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Thread: MS SQL Views

  1. #1
    Join Date
    Dec 2004
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    1

    Unanswered: MS SQL Views

    Is there any kind of lock on a view in ms sql database?

    what happens if one of my users is looking at the view and another one is adding something to the database?

    Thanks.

  2. #2
    Join Date
    Feb 2004
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    Provided Answers: 54
    The view itself doesn't create any locks, although using the view has the potential to create locks. A view in SQL Server is simply a way to "can" a SELECT statement (with a few restrictions), so the view itself doesn't do any locking. Using the view is subject to exactly the same rules that using the SELECT statements that the view represents, and those rules are applied in exactly the same way regardless of whether you use the view or the SELECT statement.

    -PatP

  3. #3
    Join Date
    Jul 2003
    Location
    San Antonio, TX
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    3,662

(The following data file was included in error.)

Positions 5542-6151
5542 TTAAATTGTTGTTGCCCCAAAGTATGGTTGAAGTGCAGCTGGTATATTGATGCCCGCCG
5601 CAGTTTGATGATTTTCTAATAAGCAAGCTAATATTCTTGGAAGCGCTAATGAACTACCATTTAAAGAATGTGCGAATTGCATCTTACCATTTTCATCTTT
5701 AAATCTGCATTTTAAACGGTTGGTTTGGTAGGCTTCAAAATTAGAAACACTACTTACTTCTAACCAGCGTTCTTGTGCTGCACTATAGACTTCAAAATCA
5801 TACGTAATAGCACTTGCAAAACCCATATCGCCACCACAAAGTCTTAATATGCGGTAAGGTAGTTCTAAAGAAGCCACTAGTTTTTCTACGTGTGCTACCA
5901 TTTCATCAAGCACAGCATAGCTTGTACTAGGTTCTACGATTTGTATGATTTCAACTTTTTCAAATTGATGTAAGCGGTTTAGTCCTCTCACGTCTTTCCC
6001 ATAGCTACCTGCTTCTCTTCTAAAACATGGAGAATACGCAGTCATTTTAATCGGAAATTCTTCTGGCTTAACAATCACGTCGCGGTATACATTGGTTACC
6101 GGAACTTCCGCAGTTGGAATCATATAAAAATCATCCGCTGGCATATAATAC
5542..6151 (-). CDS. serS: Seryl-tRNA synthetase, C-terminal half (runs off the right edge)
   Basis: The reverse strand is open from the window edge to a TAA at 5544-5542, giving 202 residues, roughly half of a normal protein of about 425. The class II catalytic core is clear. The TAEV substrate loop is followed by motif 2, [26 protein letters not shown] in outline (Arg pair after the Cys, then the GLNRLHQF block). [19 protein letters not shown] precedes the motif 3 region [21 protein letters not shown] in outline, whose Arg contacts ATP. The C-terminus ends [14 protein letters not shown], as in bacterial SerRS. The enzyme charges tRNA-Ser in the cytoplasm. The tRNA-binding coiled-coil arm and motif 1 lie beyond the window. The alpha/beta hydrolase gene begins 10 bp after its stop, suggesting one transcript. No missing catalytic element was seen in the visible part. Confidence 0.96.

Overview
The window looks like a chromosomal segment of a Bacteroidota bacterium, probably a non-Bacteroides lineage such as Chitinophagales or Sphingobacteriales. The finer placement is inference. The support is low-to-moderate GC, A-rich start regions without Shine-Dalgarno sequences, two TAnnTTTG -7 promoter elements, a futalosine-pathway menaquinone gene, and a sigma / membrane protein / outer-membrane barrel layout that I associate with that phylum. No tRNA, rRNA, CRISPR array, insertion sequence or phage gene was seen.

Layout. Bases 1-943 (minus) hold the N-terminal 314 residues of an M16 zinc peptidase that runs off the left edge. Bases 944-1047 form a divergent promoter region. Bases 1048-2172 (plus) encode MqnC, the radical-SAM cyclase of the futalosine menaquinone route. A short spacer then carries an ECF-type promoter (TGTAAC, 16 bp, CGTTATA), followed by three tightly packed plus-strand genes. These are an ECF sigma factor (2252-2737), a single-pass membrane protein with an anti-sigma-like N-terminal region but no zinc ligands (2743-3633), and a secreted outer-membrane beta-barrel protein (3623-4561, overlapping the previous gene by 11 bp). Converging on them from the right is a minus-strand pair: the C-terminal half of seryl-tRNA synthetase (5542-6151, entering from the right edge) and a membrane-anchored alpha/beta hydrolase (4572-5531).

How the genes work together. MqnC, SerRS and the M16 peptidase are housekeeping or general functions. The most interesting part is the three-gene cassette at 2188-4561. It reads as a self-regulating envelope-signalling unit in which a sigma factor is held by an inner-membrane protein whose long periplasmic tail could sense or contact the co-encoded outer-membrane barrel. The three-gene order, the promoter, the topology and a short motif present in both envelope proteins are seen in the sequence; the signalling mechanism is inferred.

Well-well-well, the usage of the view via SELECT/INSERT/UPDATE/DELETE as well as when referenced in a JOIN, DOES cause additional TAB lock to be created in syslocks. And if everything was "exactly" the same while comparing SELECT and a view, - then why did "they" come up with such a silly concept? We could just do SELECT ... FROM (SELECT ... FROM (SELECT ... FROM (SELECT ... FROM tbl) a) b) c

    Instead, the usage of views (while dangerous depending who's in control) provides a mechanism of abstracting data and data access settings that equally affect the view participants.

    To answer the question you need to know what isolation level is being applied while SELECTing/INSERTing from/to the view. SELECT usually produces a TAB and a PAG lock, but may escalate to EXT, while INSERT results in a PAG lock that is not yet visible to the previously invoked SELECT.
    "The data in a record depends on the Key to the record, the Whole Key, and
    nothing but the Key, so help me Codd."

  4. #4
    Join Date
    Jan 2004
    Posts
    11
    If you want to prevent the view from escalating the lock on the table, you could always try creating another incompatible lock on the table with another spid so that it is never escalated into a table lock. It will run slower, but your select should still run. You can always watch lock escalations with the query profiler, filter the object ID and know exactly when and what is causing the escalation. When you know that, then you know what you need to tune.

    Cheers,
    -Kilka

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